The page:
The First Coming: How the Kingdom of God Became Christianity
(1986; this electronic edition 2000)

Thomas Sheehan

 

The First Coming: How the Kingdom of God Became Christianity (Original Paperback Cover)


Synopsis:

Thomas Sheehan analyses the historical background of Jesus and his teachings, and finds, amidst variously-conceived messianic expectations among Jews of the time, the probable content of what Jesus taught: a message of God's definitive presence among humankind, with radical implications for social justice and personal ethics. Sheehan argues that Jesus thought of himself not as God or Christ but as God's eschatological prophet proclaiming the arrival of God's kingdom, that the resurrection had nothing to do with Jesus coming back to life, and that the affirmation that Jesus was divine first arose among his followers long after his death.

This bold and well-argued theory rescues the message and person of Jesus from the literalist absurdities of contemporary fundamentalism and recovers the social and ethical significance of what Jesus called the "kingdom of God." In making its case, the book leads the reader through the basics of modern Scripture scholarship, as well as the the development of christology within first-century Christianity. An excellent bibliography and an abundance of end-notes provide resources for further research on these and related topics.


Edition:

This is an electronic reproduction of the first hard copy edition (now out of print) of Thomas Sheehan's The First Coming: How the Kingdom of God Became Christianity, published originally by Random House, New York, in 1986. The present text was scanned and edited by Richard Carrier. The original pagination has been preserved, using visible line breaks to indicate page breaks. The original page number appears above the corresponding material, just beneath the previous page break. In every case where a word was broken between pages, the entire word now appears on the "page" in which it began in the original text. Spelling and punctuation errors found in the original printing have been corrected here. However, new errors may have crept in during the reproduction process. If you notice any mistakes, please notify Richard Carrier so he can correct them at once.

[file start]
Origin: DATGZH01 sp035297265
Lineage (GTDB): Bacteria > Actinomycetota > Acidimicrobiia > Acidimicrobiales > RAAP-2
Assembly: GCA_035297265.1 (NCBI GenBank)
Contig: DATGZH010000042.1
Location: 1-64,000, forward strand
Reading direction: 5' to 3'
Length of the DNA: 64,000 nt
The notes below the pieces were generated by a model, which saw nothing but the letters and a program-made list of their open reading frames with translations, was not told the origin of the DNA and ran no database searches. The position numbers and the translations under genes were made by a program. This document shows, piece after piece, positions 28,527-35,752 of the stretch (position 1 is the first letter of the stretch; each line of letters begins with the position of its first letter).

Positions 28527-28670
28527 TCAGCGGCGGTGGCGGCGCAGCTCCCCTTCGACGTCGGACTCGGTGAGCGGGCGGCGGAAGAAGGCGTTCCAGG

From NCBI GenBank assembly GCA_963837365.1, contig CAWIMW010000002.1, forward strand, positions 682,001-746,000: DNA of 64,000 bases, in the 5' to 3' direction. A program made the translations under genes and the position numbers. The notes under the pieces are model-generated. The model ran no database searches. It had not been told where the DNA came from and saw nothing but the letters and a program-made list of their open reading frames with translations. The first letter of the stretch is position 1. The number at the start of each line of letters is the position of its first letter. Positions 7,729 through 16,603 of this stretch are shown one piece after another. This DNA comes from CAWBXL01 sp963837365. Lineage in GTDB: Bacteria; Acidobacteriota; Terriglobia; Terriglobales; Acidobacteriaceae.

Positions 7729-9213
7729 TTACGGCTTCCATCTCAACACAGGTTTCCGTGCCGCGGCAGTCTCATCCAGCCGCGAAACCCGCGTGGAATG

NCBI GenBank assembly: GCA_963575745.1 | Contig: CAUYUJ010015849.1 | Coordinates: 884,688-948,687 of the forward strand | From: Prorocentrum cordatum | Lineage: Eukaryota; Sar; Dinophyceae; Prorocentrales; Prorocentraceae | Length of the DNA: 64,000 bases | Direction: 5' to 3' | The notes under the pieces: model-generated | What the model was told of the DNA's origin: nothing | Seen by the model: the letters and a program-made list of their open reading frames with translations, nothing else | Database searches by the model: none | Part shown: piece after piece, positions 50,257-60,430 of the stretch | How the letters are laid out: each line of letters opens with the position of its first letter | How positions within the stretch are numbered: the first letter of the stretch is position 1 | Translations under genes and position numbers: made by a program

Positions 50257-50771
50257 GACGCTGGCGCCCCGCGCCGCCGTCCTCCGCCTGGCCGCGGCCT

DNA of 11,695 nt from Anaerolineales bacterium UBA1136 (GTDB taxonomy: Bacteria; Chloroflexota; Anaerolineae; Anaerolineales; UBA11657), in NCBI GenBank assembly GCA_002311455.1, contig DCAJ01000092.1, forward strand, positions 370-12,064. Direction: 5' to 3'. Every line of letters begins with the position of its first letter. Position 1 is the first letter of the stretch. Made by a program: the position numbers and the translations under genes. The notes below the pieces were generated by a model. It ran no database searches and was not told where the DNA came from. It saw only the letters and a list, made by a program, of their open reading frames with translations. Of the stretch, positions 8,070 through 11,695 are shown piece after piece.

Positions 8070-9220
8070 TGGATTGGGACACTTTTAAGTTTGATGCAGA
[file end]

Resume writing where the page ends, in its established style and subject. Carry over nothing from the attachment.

Copyright:

The First Coming is here published by the Secular Web with the permission of the author. All text and tables remain under full copyright by Thomas Sheehan. All rights are reserved. No part may be copied or distributed without permission from the author.


Contents

Introduction: How Christianity Came into Crisis (p. 3)

1. Liberal Protestantism and the Jesus of History (1800-1900) (p. 10)

2. Rudolf Bultmann and the Christ of Faith (1920-1950) (p. 18)

3. The New Quest for the Historical Jesus (1950 to Today) (p. 23)

I. How Jesus Lived and Died (p. 29)

1. The End of the World (p. 33)

2. The Making of a Prophet (p. 49)

3. The Kingdom of God (p. 57)

4. God's Word at Work (p. 70)

5. Rejection and Death (p. 77)

II. How Jesus was Raised from the Dead (p. 89)

Simon's Experience

1. The Myth of Easter (p. 95)

2. The Birth of Christianity (p. 101)

3. An Early Formula of Faith (p. 110)

4. The Denial of Jesus (p. 119)

The Empty Tomb (p. 127)

1. Easter According to Mark (p. 131)

2. An Earlier Legend (p. 135)

3. What Really Happened (p. 147)

4. An Apocalyptic Messenger (p. 156)

5. The Meaning of Easter (p. 163)

III. How Jesus Became God (p. 175)

1. The Apocalyptic Judge (p. 183)

2. The Reigning Lord and Christ (p. 192)

3. The Divine Son of God (p. 206)

Conclusion: Recovering the Kingdom (p. 219)

Appendix: Notes on Rabbinical Literature (p. 229)

Selected Bibliography (p. 275)

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